Monday, 21 October 2013

Bug and Debug: the Story Behind

As software developers, we encounter bugs on a daily basis - software bugs of course! And as a matter of fact we never write a single program without going through the code "debugging" to understand the flow of the program or fix it when something is malfunctioning.

So, where do the terms "bug" and "debug" originate from?

It is said that the computer pioneer Grace Hopper was working on a Mark II computer at Harvard in the 1940s when her associates discovered a moth stuck in the relay and thereby impeding operation. Hopper then remarked that they were "debugging" the system. And the term went viral, Hopper was credited with popularizing the term "debugging" for fixing computer glitches.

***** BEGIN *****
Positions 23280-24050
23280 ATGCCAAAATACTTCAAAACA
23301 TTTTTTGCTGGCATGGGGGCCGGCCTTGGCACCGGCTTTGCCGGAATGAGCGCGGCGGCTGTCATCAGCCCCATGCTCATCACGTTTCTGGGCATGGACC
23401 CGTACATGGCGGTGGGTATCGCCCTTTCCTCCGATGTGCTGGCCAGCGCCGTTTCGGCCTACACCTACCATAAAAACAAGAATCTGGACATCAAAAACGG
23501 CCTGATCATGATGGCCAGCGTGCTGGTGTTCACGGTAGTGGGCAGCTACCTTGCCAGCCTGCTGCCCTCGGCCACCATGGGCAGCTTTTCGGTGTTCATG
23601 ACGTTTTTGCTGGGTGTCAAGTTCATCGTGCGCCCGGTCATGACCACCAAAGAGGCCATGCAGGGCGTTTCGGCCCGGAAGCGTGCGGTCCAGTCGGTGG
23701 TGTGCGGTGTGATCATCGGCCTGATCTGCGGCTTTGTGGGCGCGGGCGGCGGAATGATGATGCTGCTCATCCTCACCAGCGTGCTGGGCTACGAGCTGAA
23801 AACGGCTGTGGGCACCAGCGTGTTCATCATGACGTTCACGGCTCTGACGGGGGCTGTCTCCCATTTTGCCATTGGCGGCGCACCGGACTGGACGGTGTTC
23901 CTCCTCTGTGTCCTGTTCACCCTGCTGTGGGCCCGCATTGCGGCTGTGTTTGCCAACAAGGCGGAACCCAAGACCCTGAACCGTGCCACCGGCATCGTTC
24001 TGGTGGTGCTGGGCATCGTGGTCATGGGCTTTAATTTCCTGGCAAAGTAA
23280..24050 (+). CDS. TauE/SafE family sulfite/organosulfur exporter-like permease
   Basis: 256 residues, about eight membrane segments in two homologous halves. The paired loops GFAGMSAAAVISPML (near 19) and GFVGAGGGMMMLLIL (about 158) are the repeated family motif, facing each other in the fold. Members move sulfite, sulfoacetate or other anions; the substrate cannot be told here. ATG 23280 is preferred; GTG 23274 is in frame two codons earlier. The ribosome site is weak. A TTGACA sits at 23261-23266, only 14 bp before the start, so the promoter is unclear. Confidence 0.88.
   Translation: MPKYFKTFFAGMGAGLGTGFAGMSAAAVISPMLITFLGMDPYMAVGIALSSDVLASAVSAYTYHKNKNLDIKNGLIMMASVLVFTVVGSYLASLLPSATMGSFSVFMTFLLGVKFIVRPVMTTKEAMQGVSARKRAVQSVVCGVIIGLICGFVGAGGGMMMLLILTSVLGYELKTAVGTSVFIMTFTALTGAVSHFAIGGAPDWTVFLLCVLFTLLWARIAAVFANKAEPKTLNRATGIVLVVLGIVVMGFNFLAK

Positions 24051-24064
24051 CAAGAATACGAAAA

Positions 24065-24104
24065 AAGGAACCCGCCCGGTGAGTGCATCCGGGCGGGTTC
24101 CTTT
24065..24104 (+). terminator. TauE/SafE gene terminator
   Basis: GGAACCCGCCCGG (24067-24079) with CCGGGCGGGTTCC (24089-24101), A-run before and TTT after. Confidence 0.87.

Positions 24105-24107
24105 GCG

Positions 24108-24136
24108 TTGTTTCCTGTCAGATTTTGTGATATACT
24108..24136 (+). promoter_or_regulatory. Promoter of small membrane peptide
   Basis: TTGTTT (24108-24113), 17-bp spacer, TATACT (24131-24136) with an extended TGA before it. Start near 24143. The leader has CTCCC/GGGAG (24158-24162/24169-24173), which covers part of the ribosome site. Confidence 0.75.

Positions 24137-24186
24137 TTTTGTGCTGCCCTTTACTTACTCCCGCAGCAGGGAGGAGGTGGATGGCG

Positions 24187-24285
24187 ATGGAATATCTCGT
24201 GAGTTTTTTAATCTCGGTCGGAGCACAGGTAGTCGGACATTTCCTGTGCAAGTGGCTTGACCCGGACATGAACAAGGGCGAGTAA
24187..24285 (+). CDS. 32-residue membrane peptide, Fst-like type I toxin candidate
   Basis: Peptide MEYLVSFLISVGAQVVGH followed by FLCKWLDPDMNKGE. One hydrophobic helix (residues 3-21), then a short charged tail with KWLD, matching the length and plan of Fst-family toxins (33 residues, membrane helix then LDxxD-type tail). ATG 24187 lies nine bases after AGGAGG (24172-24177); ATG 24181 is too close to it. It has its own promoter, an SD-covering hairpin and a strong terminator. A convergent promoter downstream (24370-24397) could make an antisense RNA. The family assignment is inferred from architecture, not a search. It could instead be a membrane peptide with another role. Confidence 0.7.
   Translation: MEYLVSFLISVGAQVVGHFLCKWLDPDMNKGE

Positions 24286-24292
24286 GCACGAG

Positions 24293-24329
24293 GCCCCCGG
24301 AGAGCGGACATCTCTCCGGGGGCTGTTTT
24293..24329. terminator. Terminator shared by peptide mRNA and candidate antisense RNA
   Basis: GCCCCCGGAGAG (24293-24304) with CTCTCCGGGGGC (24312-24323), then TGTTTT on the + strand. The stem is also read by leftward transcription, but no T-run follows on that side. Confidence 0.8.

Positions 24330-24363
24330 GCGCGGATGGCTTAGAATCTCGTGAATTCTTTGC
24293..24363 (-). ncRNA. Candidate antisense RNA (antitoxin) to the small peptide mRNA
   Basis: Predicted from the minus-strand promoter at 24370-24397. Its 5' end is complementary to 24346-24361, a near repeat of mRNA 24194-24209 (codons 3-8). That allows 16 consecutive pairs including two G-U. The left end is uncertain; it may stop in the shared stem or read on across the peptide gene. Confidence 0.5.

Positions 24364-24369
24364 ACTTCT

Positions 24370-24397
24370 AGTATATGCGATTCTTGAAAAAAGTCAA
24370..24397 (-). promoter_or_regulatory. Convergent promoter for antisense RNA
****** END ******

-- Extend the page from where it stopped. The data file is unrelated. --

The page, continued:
The remains of that moth can still be found at the Smithsonian Institution's National Museum of American History in Washington, D.C. [pictured below].

The term is also said to have been used long ago to describe mechanical malfunctions. Thomas Edison, for example, wrote the following words in a letter to an associate as early as 1878:

It has been just so in all of my inventions. The first step is an intuition, and comes with a burst, then difficulties arise — this thing gives out and [it is] then that "Bugs" — as such little faults and difficulties are called — show themselves and months of intense watching, study and labor are requisite before commercial success or failure is certainly reached.

1 comment :

  1. Interesting, first time to know where the word "debugging" originated from :)